In the Gonstead Technique, the chiropractor conducts a thorough analysis of a patient’s spine using five criteria to detect vertebral subluxations: case history, static and motion palpation, instrumentation, and full spine X-ray analysis. Following this, and due to the fact that each patient is different, a descriptive annotation or “listing” is assigned. (Listings were created and developed to denote the specific characteristics of movement associated with the subluxation and reflect each patient’s unique vertebral findings associated with his or her individual problems.) Once these vertebral subluxations are identified, and their specific direction of movements characterized, then proper correction can take place.
HOW DOES ONE INTERPRET A SPINAL LISTING?
For those chiropractors who have not had training in the Gonstead technique, understanding a listing is very straight-forward, provided you know what the reference point for the vertebrae is. Although a full description of the listing annotation system is not within the scope of this article, we can look at our sample case as an example of how the system works. If we are dealing with the lumbar spine, as we are in our sample case, the reference point is the spinous process.
If a listing were to be labelled a PRI, this would represent that the spinous process has subluxated Posterior, to the Right, and Inferior. Furthermore, if an additional letter is added in the listing (for example, one that reads PRI-M), the same subluxation pattern would be present as stated earlier, only the “M” denotes that a Mamillary contact would be taken, rather than a spinous contact.
HOW DO WE PERFORM THE ADJUSTMENT ACCORDING TO THE LISTING?
In our sample case, the listing was an L4-PLS. This indicates that the vertebrae subluxated: Posterior, Left, and Superior, remembering that the spinous process is our reference point. Therefore, with this in mind, a Gonstead Technique Lumbar Pull Adjustment for L4-PLS subluxation would be (see photos 1-3):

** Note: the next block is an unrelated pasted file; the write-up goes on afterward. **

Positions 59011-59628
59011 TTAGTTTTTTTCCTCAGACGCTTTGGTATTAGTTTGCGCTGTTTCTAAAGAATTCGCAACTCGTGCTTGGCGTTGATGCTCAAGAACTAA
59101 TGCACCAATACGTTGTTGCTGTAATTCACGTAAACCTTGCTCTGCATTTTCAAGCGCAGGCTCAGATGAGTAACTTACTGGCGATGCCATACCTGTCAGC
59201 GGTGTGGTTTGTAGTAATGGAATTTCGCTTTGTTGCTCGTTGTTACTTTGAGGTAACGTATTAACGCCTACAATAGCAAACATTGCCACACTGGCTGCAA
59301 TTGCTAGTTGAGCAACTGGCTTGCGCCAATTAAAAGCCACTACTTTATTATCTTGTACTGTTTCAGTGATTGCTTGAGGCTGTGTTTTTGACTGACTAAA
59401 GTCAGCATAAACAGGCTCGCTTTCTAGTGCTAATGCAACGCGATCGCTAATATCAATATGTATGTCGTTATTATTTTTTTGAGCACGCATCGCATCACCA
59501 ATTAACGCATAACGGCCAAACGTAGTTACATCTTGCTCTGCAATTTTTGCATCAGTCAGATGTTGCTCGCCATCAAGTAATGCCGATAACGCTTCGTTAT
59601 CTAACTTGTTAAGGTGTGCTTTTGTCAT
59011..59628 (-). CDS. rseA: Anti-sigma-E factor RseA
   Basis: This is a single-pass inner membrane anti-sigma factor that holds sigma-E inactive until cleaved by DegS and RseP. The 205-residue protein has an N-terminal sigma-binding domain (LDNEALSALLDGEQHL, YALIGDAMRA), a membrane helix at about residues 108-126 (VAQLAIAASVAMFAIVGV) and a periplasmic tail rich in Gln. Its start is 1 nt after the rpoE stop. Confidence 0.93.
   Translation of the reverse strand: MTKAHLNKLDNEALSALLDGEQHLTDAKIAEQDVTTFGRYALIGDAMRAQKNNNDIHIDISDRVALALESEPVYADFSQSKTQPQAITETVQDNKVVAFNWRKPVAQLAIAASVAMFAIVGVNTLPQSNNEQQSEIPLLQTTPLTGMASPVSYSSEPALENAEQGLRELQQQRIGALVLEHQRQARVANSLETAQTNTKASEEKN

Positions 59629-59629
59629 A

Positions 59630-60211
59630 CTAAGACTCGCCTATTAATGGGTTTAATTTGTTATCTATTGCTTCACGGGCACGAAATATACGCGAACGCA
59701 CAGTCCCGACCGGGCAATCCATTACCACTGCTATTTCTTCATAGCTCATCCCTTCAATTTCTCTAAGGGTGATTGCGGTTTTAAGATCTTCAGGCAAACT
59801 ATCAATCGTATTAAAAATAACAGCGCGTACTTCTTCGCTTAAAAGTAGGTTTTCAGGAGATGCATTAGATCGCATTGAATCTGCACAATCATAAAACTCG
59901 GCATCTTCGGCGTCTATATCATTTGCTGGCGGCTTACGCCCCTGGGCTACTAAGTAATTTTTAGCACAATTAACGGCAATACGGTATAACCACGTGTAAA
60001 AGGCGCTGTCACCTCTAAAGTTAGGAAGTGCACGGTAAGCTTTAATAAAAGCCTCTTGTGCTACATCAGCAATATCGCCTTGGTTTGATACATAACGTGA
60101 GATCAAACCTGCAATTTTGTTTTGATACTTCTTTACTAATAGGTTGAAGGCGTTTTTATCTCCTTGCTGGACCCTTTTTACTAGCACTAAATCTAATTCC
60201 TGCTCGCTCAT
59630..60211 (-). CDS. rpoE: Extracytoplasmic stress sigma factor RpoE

- Patient: On their left side (spinous rotation side down).
- Doctor: Side of the table. Left leg and knee bent, placed within the patient’s flexed leg.
- Contacts: Fingertip or pisiform contact on the left lateral posterior spinous of the involved segment.
- Stabilization hand: Placed on patient’s arm or shoulder to stabilize the upper torso when the thrust is applied.
- Hand contact: P-A, left to right with a counter-clockwise torque. This thrust will be in line with the disc plane.
- Leg contact: Simultaneously with the thrust, the leg will produce a kicking motion to the patient’s flexed leg. This will assist the thrust during the correction.
|Photo 3: Gonstead Technique Lumbar Pull Adjustment for L4-PLS subluxation is displayed on the patient. Note that the kicking motion would be performed simultaneously with the thrust, in order to assist the adjustment.
The P-A component will correct for the posteriority, the left to right will correct for the left spinous deviation, and the counter-clockwise torque will correct for the superiority involved with the subluxation pattern. Please note that the kicking motion is performed similar to kicking a soccer ball, not similar to kick-starting a Harley Davidson motorcycle. Always remember, the kick is introduced simply to assist the thrust, it is not meant to replace it.
Dr. Gonstead was one of chiropractic’s true pioneers. He intended to create a full spine system that was detailed in its analysis, and specific in its adjusting procedures. As many students of Gonstead like to say, “Give the right adjustment at the right place at the right time.” I think that quote is very reflective of Dr. Gonstead’s consciousness when developing his technique.
As usual, I have only scratched the surface of this technique. If you would like to learn more, please go to www.gonstead.com. If you have any questions, please e-mail me at firstname.lastname@example.org.
Until next time . . . Adjust with Confidence! •
- Cooperstein, R. Gonstead Chiropractic Technique. Journal of Chiropractic Medicine. 2003. 2(1):16-24.